The road through the Modini Mayacamas Preserves is an interesting drive for wildflowers in the hills of Sonoma County. It is an out-of-the-way area that doesn’t have a lot of traffic, although you do have to keep an eye out for bicyclists who use it to train for mountain climbing. There is a good selection of wildflowers right along the road, particularly in the cut banks.
There are hiking trails in the area, but you can only use these if you are on a hike led by docents of the Audubon Canyon Ranch, or if you have attended an access orientation session. Please don’t hike off the road otherwise. This is a sensitive environment with areas that are off limits, and there also is a patchwork of lands under ownership by other people. If you haven’t gone through orientation, you don’t know where you can go. Note that once you have gone through this orientation session you are given an excellent, detailed map of the trails and a placard to put on your dashboard, and you can hike whenever you want. It is well worth the time to take the orientation!
All of the photos in my article were taken from the roadside, which is open to everyone.
Pine Flat Road runs through the middle of the Modini Mayacamas Preserves. This starts at Highway 128 in Jimtown in the Alexander Valley, north of Calistoga, as shown on the map below. The road becomes a fairly narrow road very soon, almost one-lane. There are a number of wide spots and turnouts all along. As I mentioned, this is a popular “climb” for bicyclists, so you want to take the road slowly and keep an eye out for them (particularly as they come down the hill at a high rate of speed). We visited the area on an early March weekend, it wasn’t a problem as long as you were sure to pull off the road as much as possible.
Here’s a view from the road high up on the mountain. There are a lot of amazing views up there.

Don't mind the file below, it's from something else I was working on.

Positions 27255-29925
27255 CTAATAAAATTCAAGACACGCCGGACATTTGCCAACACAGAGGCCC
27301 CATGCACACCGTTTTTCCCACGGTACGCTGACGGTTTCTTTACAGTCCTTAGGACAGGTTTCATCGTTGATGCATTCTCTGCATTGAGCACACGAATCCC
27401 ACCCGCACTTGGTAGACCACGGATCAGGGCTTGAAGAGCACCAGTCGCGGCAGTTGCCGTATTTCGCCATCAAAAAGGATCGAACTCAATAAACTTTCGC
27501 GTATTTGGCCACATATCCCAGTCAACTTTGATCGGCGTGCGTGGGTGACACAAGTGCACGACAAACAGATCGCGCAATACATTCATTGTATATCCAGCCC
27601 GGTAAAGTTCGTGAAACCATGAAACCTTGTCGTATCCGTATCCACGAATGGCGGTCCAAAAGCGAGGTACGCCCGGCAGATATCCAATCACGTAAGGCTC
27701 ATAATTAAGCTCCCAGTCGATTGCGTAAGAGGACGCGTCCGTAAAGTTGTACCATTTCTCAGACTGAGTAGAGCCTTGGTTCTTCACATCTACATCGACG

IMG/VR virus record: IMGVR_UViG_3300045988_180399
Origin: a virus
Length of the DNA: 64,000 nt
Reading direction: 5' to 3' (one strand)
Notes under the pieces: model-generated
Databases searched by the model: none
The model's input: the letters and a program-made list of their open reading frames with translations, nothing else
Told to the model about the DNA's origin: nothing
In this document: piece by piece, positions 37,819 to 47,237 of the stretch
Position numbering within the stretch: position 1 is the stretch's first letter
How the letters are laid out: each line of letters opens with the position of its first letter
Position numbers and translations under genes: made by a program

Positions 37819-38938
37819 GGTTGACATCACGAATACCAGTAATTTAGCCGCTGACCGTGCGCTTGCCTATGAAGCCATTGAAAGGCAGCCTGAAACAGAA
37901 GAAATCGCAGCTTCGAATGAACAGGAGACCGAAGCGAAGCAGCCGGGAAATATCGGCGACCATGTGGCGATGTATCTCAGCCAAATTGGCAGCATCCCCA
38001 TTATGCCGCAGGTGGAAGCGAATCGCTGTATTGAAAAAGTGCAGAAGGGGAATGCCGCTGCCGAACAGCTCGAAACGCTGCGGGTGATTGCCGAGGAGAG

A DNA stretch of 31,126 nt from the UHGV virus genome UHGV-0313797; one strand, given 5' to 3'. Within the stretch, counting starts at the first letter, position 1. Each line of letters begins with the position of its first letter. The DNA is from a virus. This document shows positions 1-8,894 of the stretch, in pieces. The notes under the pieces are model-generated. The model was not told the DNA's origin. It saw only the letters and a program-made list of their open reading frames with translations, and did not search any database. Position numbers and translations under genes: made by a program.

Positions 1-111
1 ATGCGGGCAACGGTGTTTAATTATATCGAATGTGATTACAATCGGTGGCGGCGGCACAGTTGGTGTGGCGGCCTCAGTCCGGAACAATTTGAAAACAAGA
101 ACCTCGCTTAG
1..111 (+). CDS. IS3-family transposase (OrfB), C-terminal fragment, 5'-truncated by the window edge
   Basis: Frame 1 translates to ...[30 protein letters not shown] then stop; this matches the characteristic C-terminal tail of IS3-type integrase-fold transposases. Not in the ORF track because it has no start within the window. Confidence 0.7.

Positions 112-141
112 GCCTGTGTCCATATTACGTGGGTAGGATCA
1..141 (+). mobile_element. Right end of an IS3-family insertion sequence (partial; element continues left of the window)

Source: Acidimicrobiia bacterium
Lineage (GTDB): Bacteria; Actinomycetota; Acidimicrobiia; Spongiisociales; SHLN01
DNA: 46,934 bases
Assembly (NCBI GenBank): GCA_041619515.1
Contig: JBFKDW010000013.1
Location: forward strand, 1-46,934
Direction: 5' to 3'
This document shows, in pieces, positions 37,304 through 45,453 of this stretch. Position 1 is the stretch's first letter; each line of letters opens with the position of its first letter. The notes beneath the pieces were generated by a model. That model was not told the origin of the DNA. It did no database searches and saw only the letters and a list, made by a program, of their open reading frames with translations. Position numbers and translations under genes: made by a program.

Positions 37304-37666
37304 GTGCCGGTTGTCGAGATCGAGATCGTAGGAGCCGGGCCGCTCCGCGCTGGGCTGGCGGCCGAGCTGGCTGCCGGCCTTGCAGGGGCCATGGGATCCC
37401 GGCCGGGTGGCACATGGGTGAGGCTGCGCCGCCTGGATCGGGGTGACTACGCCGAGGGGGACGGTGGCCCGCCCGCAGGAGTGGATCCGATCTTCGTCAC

Although you can spot a lot of the flowers while driving by, I recommend taking any wide spot that is safe to pull over and look around, particularly when there the roadway cuts into the bank. Lots of times we pulled over when we saw a splash of color, and then found additional gems as we looked more closely.
Note that there are no facilities of any kind on this road. There also is a lot of poison oak. Make sure when you park that you aren’t blocking a driveway.
Timing is Everything
We visited in early March and the weather was beautiful. This is the early part of the wildflower season. I’m sure that we will be visiting this area again later in the year. There were a lot of plants that were just about ready to bloom. I expect this area to be good throughout April and into May, although it will start getting hot then.
Here’s a sample of a few of my favorites from this hike. Please feel free to correct any errors I may make.
Checker lily (aka Mission bells) is a hard flower to photograph. These were in the shade at a site near the beginning of the road.
One rocky road cut had a mass of Broadleaf stonecrop plants. They weren’t flowering, but the plants on the mossy rocks looked like someone had planted a succulent garden.
Pacific hound’s tongue is an interesting early season flower. The broad, fuzzy leaves are supposed to look like a dog’s tongue.
You can see larger copies of the photos by clicking on the images below. All photos are available for purchase in a variety of formats.
Here’s a listing of what I found on this visit:
- Brewer’s rockcress, Boechera breweri ssp. breweri
- Broadleaf stonecrop (not in flower), Sedum spathulifolium
- Caraway leaved lomatium, Lomatium caruifolium
- Checker lily, Fritillaria affinis
- Greene’s saxifrage, Micranthes californica
- Hillside pea, Lathyrus vestitus var. vestitus
- Little spring beauty, Claytonia exigua ssp. exigua
- Littlefoot nemophila, Nemophila pedunculata
- Milk maids, Cardamine californica
- Miner s lettuce, Claytonia perfoliata
- Mosquito bill, Primula hendersonii
- Pacific hound’s tongue, Cynoglossum grande
- Red larkspur, Delphinium nudicaule
- Warrior’s plume, Pedicularis densiflora
- Western buttercup, Ranunculus occidentalis var. occidentalis
The following are non-native plants that we found on the hike as well:
- Mayweed, Anthemis cotula
- Red stemmed filaree, Erodium cicutarium